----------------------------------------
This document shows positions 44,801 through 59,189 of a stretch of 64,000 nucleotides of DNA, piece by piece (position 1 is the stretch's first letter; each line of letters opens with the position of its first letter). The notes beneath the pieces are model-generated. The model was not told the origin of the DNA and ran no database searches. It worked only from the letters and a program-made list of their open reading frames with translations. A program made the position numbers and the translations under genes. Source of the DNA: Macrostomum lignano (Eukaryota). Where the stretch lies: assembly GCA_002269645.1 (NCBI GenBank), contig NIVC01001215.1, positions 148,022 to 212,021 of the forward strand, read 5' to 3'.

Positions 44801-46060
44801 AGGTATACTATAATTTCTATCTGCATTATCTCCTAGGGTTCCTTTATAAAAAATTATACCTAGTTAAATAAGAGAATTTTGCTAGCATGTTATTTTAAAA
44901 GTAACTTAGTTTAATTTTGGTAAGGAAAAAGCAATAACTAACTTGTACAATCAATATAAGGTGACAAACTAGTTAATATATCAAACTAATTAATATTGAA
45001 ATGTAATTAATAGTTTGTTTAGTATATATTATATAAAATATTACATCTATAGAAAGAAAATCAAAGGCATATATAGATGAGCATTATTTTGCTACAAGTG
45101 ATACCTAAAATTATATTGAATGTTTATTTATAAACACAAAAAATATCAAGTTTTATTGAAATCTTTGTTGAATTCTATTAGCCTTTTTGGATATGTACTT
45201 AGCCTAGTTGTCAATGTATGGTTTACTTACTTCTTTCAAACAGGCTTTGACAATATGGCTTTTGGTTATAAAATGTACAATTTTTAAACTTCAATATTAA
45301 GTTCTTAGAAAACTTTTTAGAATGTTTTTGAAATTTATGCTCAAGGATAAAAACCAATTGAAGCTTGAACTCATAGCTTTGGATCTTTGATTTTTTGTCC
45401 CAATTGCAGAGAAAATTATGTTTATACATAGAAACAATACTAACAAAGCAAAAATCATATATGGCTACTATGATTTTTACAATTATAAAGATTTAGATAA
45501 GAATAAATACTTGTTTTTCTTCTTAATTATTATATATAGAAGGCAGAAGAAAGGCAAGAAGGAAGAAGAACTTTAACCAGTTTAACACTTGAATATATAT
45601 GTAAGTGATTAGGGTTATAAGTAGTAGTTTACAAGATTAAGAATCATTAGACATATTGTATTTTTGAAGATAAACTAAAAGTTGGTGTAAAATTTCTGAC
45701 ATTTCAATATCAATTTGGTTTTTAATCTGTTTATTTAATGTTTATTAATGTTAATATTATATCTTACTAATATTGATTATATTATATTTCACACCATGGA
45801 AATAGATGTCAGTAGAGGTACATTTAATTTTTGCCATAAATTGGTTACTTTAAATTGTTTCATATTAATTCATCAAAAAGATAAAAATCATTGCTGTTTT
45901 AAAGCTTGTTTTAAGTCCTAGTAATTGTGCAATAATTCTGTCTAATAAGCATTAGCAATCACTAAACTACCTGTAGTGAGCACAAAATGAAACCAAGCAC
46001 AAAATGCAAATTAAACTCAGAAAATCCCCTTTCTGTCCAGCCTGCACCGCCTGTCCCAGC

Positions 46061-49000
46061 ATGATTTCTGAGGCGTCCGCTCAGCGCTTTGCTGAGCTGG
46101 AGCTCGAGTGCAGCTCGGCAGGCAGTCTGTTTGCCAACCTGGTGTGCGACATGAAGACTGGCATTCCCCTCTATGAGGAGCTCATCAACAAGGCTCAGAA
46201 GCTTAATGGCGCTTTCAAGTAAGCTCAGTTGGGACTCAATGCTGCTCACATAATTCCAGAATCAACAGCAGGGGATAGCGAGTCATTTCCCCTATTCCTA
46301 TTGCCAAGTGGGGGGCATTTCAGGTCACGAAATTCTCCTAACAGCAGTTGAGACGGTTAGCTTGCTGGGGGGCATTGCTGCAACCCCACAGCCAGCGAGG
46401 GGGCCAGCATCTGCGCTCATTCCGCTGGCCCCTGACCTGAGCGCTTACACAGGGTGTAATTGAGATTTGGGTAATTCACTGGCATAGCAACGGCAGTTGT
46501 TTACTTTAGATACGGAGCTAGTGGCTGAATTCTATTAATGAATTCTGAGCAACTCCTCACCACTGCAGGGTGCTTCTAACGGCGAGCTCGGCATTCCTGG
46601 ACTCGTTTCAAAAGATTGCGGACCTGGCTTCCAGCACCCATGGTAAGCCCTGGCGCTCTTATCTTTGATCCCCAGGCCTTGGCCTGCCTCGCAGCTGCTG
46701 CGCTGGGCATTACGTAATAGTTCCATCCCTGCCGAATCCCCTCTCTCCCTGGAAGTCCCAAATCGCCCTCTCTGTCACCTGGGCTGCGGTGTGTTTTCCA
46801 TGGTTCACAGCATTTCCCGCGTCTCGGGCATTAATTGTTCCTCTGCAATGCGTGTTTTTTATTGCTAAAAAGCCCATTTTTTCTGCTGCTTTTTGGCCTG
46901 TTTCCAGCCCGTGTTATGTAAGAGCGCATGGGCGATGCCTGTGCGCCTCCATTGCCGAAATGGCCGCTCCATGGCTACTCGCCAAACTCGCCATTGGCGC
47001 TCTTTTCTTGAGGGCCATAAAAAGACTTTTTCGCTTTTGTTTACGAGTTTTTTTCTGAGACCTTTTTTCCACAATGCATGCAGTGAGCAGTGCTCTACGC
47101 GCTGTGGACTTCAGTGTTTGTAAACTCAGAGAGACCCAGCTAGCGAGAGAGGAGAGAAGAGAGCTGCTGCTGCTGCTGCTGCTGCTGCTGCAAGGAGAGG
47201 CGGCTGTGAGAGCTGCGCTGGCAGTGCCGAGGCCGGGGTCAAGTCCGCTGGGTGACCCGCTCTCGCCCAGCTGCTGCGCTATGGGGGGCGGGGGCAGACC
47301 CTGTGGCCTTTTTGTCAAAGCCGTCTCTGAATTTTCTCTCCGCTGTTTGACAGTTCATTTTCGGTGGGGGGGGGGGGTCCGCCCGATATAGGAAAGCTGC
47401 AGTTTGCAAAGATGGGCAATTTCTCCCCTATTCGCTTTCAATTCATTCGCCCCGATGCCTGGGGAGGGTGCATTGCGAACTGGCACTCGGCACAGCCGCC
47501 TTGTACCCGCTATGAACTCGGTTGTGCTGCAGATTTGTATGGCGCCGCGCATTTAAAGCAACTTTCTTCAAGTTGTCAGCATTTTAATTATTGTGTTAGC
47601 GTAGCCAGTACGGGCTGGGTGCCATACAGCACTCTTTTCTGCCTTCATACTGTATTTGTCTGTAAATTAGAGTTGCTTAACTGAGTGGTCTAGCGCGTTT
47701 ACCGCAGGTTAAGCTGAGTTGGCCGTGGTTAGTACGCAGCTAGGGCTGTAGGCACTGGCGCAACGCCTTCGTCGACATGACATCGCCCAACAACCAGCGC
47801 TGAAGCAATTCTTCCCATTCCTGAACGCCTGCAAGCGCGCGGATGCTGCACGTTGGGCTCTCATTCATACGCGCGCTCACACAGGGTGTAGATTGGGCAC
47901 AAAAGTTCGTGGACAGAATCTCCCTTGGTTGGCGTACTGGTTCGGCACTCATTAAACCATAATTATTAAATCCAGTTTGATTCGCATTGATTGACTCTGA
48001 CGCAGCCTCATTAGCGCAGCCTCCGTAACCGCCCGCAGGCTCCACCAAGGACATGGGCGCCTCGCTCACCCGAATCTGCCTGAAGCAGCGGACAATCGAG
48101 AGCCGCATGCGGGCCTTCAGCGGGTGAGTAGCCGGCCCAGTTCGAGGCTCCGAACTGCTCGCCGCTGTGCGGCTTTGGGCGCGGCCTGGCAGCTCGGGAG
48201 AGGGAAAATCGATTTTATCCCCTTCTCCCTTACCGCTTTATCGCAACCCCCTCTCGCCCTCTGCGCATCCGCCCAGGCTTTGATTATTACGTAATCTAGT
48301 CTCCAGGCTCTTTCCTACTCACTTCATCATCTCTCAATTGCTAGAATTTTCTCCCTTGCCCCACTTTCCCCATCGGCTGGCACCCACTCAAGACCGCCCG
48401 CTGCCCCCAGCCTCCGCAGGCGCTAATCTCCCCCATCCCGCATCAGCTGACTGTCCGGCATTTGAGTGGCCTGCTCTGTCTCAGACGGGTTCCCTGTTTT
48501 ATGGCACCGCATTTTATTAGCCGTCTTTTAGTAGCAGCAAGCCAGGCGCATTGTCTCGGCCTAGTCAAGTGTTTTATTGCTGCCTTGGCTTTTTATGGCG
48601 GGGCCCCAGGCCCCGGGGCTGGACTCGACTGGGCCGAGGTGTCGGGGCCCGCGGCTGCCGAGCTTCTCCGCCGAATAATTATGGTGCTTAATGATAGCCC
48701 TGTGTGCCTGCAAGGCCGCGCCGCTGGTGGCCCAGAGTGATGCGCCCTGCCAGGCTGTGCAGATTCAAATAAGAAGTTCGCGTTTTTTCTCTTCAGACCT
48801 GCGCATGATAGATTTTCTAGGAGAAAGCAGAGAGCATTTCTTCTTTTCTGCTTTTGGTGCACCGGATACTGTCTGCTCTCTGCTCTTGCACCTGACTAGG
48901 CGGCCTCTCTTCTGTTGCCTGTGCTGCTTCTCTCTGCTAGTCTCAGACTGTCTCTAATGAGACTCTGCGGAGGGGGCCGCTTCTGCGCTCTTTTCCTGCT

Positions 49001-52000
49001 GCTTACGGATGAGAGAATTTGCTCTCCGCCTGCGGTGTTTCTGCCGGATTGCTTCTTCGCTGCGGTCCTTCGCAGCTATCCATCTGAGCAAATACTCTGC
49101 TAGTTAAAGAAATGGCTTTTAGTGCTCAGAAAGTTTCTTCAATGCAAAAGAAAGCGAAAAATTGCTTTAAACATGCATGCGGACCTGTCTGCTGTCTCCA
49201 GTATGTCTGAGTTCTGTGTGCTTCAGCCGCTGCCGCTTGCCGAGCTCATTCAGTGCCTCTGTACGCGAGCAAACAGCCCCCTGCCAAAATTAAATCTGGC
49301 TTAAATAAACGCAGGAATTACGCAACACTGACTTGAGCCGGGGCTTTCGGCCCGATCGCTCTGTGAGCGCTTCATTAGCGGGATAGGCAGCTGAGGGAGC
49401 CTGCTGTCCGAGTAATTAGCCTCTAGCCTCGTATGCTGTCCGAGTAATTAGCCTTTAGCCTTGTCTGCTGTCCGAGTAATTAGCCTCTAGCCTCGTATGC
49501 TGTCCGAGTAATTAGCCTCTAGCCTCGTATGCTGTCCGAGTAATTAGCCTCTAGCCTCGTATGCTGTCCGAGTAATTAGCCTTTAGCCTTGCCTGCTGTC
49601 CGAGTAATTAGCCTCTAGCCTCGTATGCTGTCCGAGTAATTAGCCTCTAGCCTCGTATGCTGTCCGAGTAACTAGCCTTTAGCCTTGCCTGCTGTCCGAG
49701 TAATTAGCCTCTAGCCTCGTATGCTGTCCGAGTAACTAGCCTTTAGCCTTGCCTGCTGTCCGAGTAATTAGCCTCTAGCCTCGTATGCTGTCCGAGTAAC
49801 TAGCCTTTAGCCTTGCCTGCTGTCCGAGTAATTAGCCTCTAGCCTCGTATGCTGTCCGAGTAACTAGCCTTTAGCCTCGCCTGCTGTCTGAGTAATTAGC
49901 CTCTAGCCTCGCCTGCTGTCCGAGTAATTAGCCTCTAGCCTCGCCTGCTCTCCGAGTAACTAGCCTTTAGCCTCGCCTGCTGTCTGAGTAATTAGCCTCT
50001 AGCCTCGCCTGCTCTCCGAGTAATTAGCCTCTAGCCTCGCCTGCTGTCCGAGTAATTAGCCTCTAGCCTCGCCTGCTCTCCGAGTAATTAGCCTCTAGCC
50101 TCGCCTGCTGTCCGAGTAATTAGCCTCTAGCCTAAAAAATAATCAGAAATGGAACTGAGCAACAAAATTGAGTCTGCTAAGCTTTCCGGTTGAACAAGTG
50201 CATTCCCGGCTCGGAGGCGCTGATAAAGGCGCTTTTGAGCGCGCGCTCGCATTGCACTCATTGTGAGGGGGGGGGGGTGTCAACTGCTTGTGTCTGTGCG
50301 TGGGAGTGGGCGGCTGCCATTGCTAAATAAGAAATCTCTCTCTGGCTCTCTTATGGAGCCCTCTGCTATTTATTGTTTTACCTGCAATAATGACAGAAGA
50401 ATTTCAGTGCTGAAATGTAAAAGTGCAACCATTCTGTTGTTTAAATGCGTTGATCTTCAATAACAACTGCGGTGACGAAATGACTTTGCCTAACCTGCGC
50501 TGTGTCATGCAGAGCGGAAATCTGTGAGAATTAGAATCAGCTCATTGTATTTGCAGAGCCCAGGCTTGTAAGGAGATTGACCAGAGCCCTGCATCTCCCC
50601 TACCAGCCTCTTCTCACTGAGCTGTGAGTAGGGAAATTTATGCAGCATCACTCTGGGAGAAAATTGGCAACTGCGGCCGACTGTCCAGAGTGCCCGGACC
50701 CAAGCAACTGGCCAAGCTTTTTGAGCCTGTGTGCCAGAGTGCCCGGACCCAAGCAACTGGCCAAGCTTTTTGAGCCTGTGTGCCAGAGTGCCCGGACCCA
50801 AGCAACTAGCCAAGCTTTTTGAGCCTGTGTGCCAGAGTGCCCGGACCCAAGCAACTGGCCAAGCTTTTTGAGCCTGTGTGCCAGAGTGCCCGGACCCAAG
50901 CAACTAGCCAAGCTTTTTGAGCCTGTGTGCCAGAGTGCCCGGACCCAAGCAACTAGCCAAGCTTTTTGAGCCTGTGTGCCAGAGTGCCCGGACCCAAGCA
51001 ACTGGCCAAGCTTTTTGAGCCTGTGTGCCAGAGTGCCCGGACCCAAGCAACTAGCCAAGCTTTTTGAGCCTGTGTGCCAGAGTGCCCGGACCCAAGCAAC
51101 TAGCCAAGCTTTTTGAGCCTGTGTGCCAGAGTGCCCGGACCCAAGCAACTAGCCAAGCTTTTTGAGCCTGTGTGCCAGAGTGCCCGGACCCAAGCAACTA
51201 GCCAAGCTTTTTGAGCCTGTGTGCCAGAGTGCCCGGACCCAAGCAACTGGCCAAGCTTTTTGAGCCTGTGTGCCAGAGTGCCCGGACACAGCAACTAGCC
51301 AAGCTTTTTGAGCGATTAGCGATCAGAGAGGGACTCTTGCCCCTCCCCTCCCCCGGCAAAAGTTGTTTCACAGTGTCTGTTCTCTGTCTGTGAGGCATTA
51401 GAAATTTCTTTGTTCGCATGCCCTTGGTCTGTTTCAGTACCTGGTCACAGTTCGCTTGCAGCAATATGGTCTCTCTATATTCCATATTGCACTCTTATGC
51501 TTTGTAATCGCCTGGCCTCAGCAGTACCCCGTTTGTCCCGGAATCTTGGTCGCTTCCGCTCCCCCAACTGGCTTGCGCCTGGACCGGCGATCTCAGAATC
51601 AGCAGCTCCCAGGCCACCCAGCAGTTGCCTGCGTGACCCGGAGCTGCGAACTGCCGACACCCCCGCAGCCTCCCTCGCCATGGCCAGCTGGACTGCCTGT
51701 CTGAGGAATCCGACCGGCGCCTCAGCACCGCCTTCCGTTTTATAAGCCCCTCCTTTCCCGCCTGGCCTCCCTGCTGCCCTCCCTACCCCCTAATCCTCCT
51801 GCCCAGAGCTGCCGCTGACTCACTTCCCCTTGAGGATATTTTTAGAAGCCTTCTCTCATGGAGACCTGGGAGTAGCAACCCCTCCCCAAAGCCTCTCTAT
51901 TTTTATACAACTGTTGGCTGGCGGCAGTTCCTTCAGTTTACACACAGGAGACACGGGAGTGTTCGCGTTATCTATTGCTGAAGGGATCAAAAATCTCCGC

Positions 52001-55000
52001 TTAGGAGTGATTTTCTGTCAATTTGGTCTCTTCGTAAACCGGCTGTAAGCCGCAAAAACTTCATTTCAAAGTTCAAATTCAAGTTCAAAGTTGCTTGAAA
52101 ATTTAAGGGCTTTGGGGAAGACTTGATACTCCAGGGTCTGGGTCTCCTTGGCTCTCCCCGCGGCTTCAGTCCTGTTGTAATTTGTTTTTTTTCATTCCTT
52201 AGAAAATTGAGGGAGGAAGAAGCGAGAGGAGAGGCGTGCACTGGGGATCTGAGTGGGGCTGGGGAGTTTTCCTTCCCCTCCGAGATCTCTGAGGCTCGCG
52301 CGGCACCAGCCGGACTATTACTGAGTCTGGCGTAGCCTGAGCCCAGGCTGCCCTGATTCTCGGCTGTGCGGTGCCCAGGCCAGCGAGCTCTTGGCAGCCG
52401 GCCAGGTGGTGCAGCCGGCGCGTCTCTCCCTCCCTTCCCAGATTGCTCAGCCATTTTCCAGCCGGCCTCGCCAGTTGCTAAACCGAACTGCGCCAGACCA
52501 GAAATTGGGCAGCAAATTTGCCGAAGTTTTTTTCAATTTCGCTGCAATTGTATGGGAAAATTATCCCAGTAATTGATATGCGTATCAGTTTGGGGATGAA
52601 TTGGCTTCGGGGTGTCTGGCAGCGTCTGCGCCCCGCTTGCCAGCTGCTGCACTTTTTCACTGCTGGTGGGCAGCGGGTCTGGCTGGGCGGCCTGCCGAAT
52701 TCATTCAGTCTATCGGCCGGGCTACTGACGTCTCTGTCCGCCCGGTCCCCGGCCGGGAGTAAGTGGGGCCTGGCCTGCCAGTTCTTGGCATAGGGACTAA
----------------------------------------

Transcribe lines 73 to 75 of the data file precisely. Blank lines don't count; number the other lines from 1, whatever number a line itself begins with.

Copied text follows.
51501 TTTGTAATCGCCTGGCCTCAGCAGTACCCCGTTTGTCCCGGAATCTTGGTCGCTTCCGCTCCCCCAACTGGCTTGCGCCTGGACCGGCGATCTCAGAATC
51601 AGCAGCTCCCAGGCCACCCAGCAGTTGCCTGCGTGACCCGGAGCTGCGAACTGCCGACACCCCCGCAGCCTCCCTCGCCATGGCCAGCTGGACTGCCTGT
51701 CTGAGGAATCCGACCGGCGCCTCAGCACCGCCTTCCGTTTTATAAGCCCCTCCTTTCCCGCCTGGCCTCCCTGCTGCCCTCCCTACCCCCTAATCCTCCT